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When saving a text file client gets 'Â' character infront of every currency sign.

I tried the following but still getting strange characters

using (StreamWriter sr = new StreamWriter(path, false, System.Text.Encoding.UTF8))
{
    sr.Write(text);
}
using (StreamWriter sr = File.CreateText(path))
{
    sr.Write(text);
}

any suggestions on how to save a file without any encoding?

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2  
You can't save a file without any encoding, the default encoding depends on the local system (msdn.microsoft.com/en-us/library/…). What kind of currency symbols are you talking about? only $ or are there others? – Leonard Brünings Nov 14 '11 at 11:43
    
The problem is almost certainly that the client is using the wrong encoding. You should find out what encoding they are expecting / can handle successfully and use that. It may be helpful to provide a BOM – Justin Nov 14 '11 at 11:44
    
How are you opening this file? It seems more likely that the flaw is there than here. Using anything other that UTF-8 should be strongly discouraged if at all possible. Alas, TARDISs don't exist or we could sort it out for once and for all ;) – Jon Hanna Nov 14 '11 at 11:55
    
I am not opening this file client is.I am saving this file – user9969 Nov 14 '11 at 12:20
    
@Justm they seem they want Ansi – user9969 Nov 14 '11 at 12:20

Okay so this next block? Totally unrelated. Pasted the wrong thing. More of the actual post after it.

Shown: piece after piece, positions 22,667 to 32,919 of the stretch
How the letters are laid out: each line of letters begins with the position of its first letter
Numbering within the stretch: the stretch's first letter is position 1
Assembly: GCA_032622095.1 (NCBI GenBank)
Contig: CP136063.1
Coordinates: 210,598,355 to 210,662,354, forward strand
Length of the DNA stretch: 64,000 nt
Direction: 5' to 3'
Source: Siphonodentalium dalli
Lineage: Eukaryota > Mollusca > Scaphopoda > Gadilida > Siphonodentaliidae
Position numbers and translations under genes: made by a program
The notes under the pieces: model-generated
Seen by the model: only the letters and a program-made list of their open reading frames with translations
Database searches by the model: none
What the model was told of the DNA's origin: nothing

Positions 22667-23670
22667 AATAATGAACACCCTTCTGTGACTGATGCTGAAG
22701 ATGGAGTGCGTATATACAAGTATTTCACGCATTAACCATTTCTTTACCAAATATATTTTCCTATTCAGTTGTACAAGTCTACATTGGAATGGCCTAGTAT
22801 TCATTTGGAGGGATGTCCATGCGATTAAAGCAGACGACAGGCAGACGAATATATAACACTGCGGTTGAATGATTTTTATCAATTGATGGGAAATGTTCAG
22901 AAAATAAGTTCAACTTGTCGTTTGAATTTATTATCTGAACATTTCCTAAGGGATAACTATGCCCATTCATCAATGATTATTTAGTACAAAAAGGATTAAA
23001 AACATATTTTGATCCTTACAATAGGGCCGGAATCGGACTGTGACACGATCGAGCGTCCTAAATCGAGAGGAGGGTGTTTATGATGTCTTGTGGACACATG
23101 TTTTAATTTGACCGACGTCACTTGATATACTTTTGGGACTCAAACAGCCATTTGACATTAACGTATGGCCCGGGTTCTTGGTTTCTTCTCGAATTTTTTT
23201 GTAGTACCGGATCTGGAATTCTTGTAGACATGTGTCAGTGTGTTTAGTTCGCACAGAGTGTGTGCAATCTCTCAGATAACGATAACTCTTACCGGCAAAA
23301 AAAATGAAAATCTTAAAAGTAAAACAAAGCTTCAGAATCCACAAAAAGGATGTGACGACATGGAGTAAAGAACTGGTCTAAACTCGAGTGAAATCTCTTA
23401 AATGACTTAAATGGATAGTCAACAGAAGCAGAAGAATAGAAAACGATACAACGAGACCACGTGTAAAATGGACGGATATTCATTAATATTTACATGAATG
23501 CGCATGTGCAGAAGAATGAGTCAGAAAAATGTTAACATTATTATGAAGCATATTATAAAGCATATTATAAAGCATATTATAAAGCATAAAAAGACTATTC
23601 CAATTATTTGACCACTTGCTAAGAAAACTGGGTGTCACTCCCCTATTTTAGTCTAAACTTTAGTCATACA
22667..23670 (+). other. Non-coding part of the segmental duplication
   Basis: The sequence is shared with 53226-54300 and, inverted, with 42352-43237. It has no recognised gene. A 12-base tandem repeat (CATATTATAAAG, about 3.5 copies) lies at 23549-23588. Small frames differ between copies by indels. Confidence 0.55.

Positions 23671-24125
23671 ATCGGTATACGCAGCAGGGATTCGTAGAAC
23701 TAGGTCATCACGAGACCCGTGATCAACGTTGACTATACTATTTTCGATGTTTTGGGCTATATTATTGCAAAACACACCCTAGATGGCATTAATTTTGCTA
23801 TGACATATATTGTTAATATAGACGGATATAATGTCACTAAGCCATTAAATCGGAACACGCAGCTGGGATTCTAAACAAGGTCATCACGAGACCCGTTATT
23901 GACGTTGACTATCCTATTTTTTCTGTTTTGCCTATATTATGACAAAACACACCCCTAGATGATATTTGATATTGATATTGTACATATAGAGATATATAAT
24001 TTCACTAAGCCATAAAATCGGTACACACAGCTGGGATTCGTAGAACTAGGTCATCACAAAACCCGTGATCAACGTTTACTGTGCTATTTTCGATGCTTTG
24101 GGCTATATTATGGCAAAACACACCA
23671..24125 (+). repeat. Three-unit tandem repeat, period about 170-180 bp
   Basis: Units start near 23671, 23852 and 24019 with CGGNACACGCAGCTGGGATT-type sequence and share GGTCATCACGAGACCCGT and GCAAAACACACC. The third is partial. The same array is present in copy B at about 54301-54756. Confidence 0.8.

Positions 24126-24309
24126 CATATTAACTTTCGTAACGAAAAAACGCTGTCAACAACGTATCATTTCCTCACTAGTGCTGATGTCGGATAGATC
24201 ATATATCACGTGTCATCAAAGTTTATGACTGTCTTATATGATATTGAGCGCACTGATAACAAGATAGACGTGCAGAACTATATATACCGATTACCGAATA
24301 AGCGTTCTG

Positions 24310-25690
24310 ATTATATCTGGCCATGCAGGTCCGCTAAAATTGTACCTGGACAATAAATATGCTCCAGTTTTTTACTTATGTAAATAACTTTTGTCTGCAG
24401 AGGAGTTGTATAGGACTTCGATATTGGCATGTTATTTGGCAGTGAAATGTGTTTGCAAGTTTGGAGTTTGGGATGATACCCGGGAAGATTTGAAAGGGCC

up vote 10 down vote accepted

any suggestions on how to save a file without any encoding?

That question is meaningless; the "encoding" is the process of translating string characters to bytes to store/transfer (for example on disk). Any text content has to have an encoding. If you have saved it as UTF8, then the person reading it must also be reading it as UTF8. You could try including a BOM:

... new StreamWriter(path, false, new UTF8Encoding(true))

Alternatively, find out what encoding/code-page YOUR MACHINE is configured to use by default, and use that (it is Encoding.Default); for example:

... new StreamWriter(path, false, Encoding.Default)

If your user indicates that they need it in code-page 874 (aka "Thai"), then you would use:

... new StreamWriter(path, false, Encoding.GetEncoding(874))
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BOM ?.......... – Royi Namir Nov 14 '11 at 11:43
1  
byte order mark. en.wikipedia.org/wiki/Byte_order_mark – Isak Savo Nov 14 '11 at 11:46
    
@MarcGravell .Thanks for your reply.When client saves it to Ansi it does not get problem . – user9969 Nov 14 '11 at 12:20
2  
@user231465 there is no single ansi. Either you mean ascii (7-bit only), or you mean some specific codepage, and you need to know which code-page it is. The current system-default code-page is, already noted, Encoding.Default. However, note that in a server/client scernaio it is likely that the server's default code-page and the client's default code-page are different. – Marc Gravell Nov 14 '11 at 12:37
    
@user231465 if the user indicates that they are using, for example, code-page 874 ("Thai"), then you would use (as the final parameter) Encoding.GetEncoding(874) – Marc Gravell Nov 14 '11 at 12:41

This depends on your computer's local settings. If you want to be sure everything is saved as you intended, you should specify the encoding yourself.

See: http://msdn.microsoft.com/en-us/library/system.text.encoding.default.aspx

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The default encoding is the "encoding for the operating system's current ANSI code page." – kol Nov 14 '11 at 11:48

StreamWriter with a stream as input would default to UTF-8 according to the documentation.

This constructor creates a StreamWriter with UTF-8 encoding without a Byte-Order Mark (BOM), so its GetPreamble method returns an empty byte array.

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